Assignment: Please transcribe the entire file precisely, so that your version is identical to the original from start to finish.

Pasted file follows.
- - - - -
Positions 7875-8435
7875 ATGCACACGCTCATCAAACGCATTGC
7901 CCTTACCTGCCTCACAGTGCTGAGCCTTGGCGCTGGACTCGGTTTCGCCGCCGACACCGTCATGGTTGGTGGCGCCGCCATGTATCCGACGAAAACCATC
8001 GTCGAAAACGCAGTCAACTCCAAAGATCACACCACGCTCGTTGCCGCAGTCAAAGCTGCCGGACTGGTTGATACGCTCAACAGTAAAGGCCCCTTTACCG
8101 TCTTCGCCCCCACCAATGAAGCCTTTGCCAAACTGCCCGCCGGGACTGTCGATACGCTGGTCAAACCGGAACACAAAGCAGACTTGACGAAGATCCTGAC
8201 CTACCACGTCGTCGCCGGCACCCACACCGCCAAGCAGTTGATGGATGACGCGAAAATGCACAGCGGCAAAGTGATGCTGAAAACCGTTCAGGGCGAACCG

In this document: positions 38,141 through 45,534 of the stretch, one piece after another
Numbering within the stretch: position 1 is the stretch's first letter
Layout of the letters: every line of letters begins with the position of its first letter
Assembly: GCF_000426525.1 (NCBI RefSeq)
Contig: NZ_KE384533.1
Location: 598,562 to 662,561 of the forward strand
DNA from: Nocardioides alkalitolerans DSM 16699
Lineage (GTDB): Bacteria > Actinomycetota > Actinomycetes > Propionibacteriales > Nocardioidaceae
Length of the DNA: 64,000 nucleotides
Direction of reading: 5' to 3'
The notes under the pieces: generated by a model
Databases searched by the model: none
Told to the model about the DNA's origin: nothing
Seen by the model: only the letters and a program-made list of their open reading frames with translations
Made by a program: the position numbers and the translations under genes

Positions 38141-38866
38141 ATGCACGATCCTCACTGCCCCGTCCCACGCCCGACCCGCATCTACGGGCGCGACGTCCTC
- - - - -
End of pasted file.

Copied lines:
Positions 7875-8435
7875 ATGCACACGCTCATCAAACGCATTGC
7901 CCTTACCTGCCTCACAGTGCTGAGCCTTGGCGCTGGACTCGGTTTCGCCGCCGACACCGTCATGGTTGGTGGCGCCGCCATGTATCCGACGAAAACCATC
8001 GTCGAAAACGCAGTCAACTCCAAAGATCACACCACGCTCGTTGCCGCAGTCAAAGCTGCCGGACTGGTTGATACGCTCAACAGTAAAGGCCCCTTTACCG
8101 TCTTCGCCCCCACCAATGAAGCCTTTGCCAAACTGCCCGCCGGGACTGTCGATACGCTGGTCAAACCGGAACACAAAGCAGACTTGACGAAGATCCTGAC
8201 CTACCACGTCGTCGCCGGCACCCACACCGCCAAGCAGTTGATGGATGACGCGAAAATGCACAGCGGCAAAGTGATGCTGAAAACCGTTCAGGGCGAACCG

In this document: positions 38,141 through 45,534 of the stretch, one piece after another
Numbering within the stretch: position 1 is the stretch's first letter
Layout of the letters: every line of letters begins with the position of its first letter
Assembly: GCF_000426525.1 (NCBI RefSeq)
Contig: NZ_KE384533.1
Location: 598,562 to 662,561 of the forward strand
DNA from: Nocardioides alkalitolerans DSM 16699
Lineage (GTDB): Bacteria > Actinomycetota > Actinomycetes > Propionibacteriales > Nocardioidaceae
Length of the DNA: 64,000 nucleotides
Direction of reading: 5' to 3'
The notes under the pieces: generated by a model
Databases searched by the model: none
Told to the model about the DNA's origin: nothing
Seen by the model: only the letters and a program-made list of their open reading frames with translations
Made by a program: the position numbers and the translations under genes

Positions 38141-38866
38141 ATGCACGATCCTCACTGCCCCGTCCCACGCCCGACCCGCATCTACGGGCGCGACGTCCTC